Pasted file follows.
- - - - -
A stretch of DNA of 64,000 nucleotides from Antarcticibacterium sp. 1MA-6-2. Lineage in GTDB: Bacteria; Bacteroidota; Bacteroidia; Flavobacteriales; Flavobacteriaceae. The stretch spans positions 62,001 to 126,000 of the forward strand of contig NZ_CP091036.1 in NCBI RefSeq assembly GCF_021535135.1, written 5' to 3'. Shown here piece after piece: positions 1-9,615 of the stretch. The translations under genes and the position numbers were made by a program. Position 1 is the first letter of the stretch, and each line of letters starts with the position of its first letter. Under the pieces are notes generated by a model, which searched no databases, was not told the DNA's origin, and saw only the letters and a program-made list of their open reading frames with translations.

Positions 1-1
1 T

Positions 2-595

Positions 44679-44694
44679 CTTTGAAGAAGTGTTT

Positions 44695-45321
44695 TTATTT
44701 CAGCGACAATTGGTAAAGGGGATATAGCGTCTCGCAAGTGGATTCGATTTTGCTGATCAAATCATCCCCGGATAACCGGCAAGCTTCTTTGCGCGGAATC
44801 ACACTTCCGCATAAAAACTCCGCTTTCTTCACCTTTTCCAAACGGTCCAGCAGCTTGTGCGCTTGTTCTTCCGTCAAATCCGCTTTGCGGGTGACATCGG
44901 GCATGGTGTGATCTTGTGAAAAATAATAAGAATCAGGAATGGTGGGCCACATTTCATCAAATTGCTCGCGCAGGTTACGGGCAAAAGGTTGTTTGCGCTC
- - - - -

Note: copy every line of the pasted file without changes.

A stretch of DNA of 64,000 nucleotides from Antarcticibacterium sp. 1MA-6-2. Lineage in GTDB: Bacteria; Bacteroidota; Bacteroidia; Flavobacteriales; Flavobacteriaceae. The stretch spans positions 62,001 to 126,000 of the forward strand of contig NZ_CP091036.1 in NCBI RefSeq assembly GCF_021535135.1, written 5' to 3'. Shown here piece after piece: positions 1-9,615 of the stretch. The translations under genes and the position numbers were made by a program. Position 1 is the first letter of the stretch, and each line of letters starts with the position of its first letter. Under the pieces are notes generated by a model, which searched no databases, was not told the DNA's origin, and saw only the letters and a program-made list of their open reading frames with translations.

Positions 1-1
1 T

Positions 2-595

Positions 44679-44694
44679 CTTTGAAGAAGTGTTT

Positions 44695-45321
44695 TTATTT
44701 CAGCGACAATTGGTAAAGGGGATATAGCGTCTCGCAAGTGGATTCGATTTTGCTGATCAAATCATCCCCGGATAACCGGCAAGCTTCTTTGCGCGGAATC
44801 ACACTTCCGCATAAAAACTCCGCTTTCTTCACCTTTTCCAAACGGTCCAGCAGCTTGTGCGCTTGTTCTTCCGTCAAATCCGCTTTGCGGGTGACATCGG
44901 GCATGGTGTGATCTTGTGAAAAATAATAAGAATCAGGAATGGTGGGCCACATTTCATCAAATTGCTCGCGCAGGTTACGGGCAAAAGGTTGTTTGCGCTC